William Wilson Hunter.

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as being in the present District of Bellary are — Bellary, the head-
quarters of the District, with a population (including the garrison) of
53,460; Adoni, 22,441; HosPET, 10,219; Kampti, 9828; Raidrug,
8766; Yemiganur, 6963; and Harpanhalli, 6536.

Kanarese and Telugu are the languages spoken, the former language
prevailing in the western, and both being used in the eastern


Agriculture. — Of the total area (3,762,286 acres), 3,574,504 were in
1881-82 returned as assessed; 40,154 acres for the first crop, and 1941
for the second, — total, 42,095 acres, — were cultivated under irrigation ;
and 1,365,639 were cultivated without irrigation : total cultivated area,
1,407,734 acres. The cultivable area not under cultivation was returned
at 2,087,995 acres; pasture and forest lands, 98,347 acres; and barren
or waste lands, 170,524 acres : total uncultivated area, 2,356,866 acres.
Of the total area, 815,300 acres are held in indm., or revenue free.
The cultivated area is officially divided into ' wet ' and ' dry ' lands.
' Dry ' land is that in which there is no artificial irrigation. The chief
crops are cholam, rdgi, and korra^ and on these depends the food
supply of the masses. 'Wet' lands, or those artificially irrigated, are
almost exclusively devoted to rice and sugar-cane. On other 'dry'
lands are raised cocoa-nut, betel leaf, plantains, areca-nut, wheat,
tobacco, chillies, turmeric, vegetables, and fruits. Cotton is grown on
dry land, the regar^ or ' black cotton soil,' being the soil always pre-
ferred, the out-turn on the red ferruginous or grey calcareous soils being
on the average only 25 per cent, of that on the black soil. A fair crop
would be 240 lbs. of uncleaned, or 60 lbs. of cleaned, cotton. Exotic
varieties of cotton (Hinganghat, New Orleans, Sea Island, etc.) have
been tried, and have hitherto failed. The total area under the various
crops is thus estimated — grain crops, 1,117,878 acres; orchard and
garden produce, 9881; tobacco, 4061 ; hemp and other drugs, 1237;
condiments and spices, 6759; sugar-cane, 8448; sugar palms, etc., 2161 ;
oil-seeds, 50,512; cotton, 205,895; indigo, 323; jute, 715; flax and
other fibres, 664 acres. Manure, wherever obtainable, is applied, and
the use of green foliage for this purpose, in 'wet' lands, is almost
universal. No regular rotation of crops obtains, but the principle that
two exhausting crops should not be sown successively on the same field
is everywhere recognised.

According to the statistics of 1881-82, there were in the District
11,757 buffaloes, 120,883 bullocks, 49,560 cow^s, 9022 donkeys, 89,566
goats, 169,122 sheep, 694 horses, 2218 ponies, 112 mules, 77 camels,
13,764 pigs, 56 boats, 13,264 carts, and 58,983 ploughs. The prices
of produce ruling in the District at the end of 1881-82, per mmmd of
80 lbs., were — for rice, 6s. 3d.; for wheat, 4s. 4jd.; for other grains,
from 2S. to 4s. 9d.; for salt, 8s.; for sugar, 26s. 6d. ; for linseed, 6s. 3d.;
and for cotton, 7s. The price of field bullocks ranges from ;£3, i6s.
tO;£" 10 a pair ; and of sheep, 6s. to 7s. each. Buffaloes, though cheaper,
are seldom used. The agricultural implements correspond in character
to those in use in Europe, but are all of the most primitive kind.
An improvement, however, has been remarked of late in many points.
Thus the old cart with solid wheels of stone or wood, the axle revolving
with the wheel, is giving place to open wheels, with tire, spokes, and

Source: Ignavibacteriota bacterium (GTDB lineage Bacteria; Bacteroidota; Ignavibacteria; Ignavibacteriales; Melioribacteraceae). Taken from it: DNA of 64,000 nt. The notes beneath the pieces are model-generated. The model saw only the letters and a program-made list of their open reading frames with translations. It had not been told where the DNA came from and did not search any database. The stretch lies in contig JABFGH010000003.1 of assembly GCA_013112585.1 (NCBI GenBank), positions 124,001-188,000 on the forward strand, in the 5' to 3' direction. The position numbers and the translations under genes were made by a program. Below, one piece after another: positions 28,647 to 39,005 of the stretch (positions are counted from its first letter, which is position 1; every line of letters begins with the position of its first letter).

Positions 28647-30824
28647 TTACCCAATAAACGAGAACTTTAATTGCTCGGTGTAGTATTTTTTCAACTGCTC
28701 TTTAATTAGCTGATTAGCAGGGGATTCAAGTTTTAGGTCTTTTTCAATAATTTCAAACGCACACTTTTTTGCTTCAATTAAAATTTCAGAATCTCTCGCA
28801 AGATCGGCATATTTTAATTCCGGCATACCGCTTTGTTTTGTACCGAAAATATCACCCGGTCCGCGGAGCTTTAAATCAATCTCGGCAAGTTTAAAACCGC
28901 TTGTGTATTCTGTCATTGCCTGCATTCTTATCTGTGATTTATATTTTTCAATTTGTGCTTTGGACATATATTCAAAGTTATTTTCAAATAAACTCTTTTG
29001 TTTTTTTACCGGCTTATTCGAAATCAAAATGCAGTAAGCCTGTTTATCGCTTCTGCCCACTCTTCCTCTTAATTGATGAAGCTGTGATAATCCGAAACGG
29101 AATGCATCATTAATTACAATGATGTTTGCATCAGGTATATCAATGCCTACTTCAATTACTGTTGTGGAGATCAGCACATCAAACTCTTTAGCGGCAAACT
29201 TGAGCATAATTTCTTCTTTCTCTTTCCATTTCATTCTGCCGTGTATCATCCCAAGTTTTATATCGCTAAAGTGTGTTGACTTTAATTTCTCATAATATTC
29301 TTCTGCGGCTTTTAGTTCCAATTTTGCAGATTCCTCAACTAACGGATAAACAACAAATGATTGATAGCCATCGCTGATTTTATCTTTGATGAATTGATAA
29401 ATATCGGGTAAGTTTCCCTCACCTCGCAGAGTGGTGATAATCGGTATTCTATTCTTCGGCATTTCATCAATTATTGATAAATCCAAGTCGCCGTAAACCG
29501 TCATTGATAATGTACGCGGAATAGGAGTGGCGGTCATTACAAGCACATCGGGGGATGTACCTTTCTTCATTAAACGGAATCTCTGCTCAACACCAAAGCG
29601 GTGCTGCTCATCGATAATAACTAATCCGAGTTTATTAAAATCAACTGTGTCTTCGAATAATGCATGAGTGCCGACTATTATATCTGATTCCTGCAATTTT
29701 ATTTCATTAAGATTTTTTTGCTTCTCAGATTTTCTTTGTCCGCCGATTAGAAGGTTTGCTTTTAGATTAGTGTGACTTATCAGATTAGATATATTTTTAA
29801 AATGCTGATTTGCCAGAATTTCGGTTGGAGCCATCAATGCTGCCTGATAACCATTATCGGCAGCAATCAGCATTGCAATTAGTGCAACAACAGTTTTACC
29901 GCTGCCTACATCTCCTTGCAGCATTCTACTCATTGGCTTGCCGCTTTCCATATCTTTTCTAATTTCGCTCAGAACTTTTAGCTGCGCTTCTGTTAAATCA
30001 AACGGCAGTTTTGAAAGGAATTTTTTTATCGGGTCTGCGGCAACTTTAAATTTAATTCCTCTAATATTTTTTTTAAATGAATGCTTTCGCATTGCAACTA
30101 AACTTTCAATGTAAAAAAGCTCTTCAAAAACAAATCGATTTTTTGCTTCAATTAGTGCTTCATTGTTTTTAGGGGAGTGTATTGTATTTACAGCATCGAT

fixed axle. Again, in outbreaks of cattle distemper, the efficacy of
segregation has of late been recognised.

The cultivated area is parcelled out into 76,087 separate holdings,
the average holding being about 15 acres of 'dry' and 0*46 acres of
'wet' land; the average assessment is is. 5|d. per acre of 'dry,' and
IIS. 4jd. per acre of 'wet ' land. Of the total number of landholders,
49,406, or more than half, occupy holdings paying less than ^i ; only
about 13,337 occupy holdings paying more than ^3 per annum. The
'wet' land of the District stands on the official register at 2 percent, of
the total area ; the sources of irrigation being tanks of all sizes (454),
river channels (loi), spring channels (418), and wells (8731).

Prices have for many years been steadily rising ; and where money
payments obtain, agricultural labourers and ordinary artisans now
receive double, and even treble, the wages given before 1850. The field
labourers, however, are, as a rule, paid in kind, and the rise of prices,
therefore, has not affected them. In other respects, the cultivator class
has benefited, the cotton-growers notably, many of whom during the
American war made considerable fortunes. Rice during 1840-50
averaged 24 lbs. for the shilling, between 1850-60 it rose to 20 lbs.,
and since i860 has averaged 10 lbs. for the shilling ; cholam during the
same period rose from 58 to 38 and 23 lbs. for the shilling, and rdgt
from 62 to 46 and 25 lbs. ; cotton also rose in value from 68 shillings
per candy to no and 292 shillings.

Natiu-al Calaifiities. — The earliest famine recorded is that of 1 792-93.
In that year rice sold at 4 lbs. for the shilling, and cholam, the staple
food of the masses, at 12 lbs. for the shilling. In 1803, prices rose
300 per cent., and wholesale emigration took place. In 1833, the year
of the Gantur (Guntoor) famine, when in that District 150,000 persons,
out of a total of 500,000, perished from want of food, cholera followed
the famine, and in Gooty (Giiti) and Bellary 12,000 persons died during
the outbreak. Grain riots occurred in several places, and there was a con-
siderable mortality from starvation. Disasters, local in their incidence,
accumulated in Bellary between the years 1851-54. A storm swept over
the District, damaging the tanks and irrigation works, in 1 85 1 ; and before
the repairs were completed, heavy and unseasonable rainfall (1852)
ruined the crops. In 1853, the total fall of rain was only 6 inches, and
famine set in. One-third of the cattle in the District died, but owing to
the prompt recourse to relief works the mortality among the people was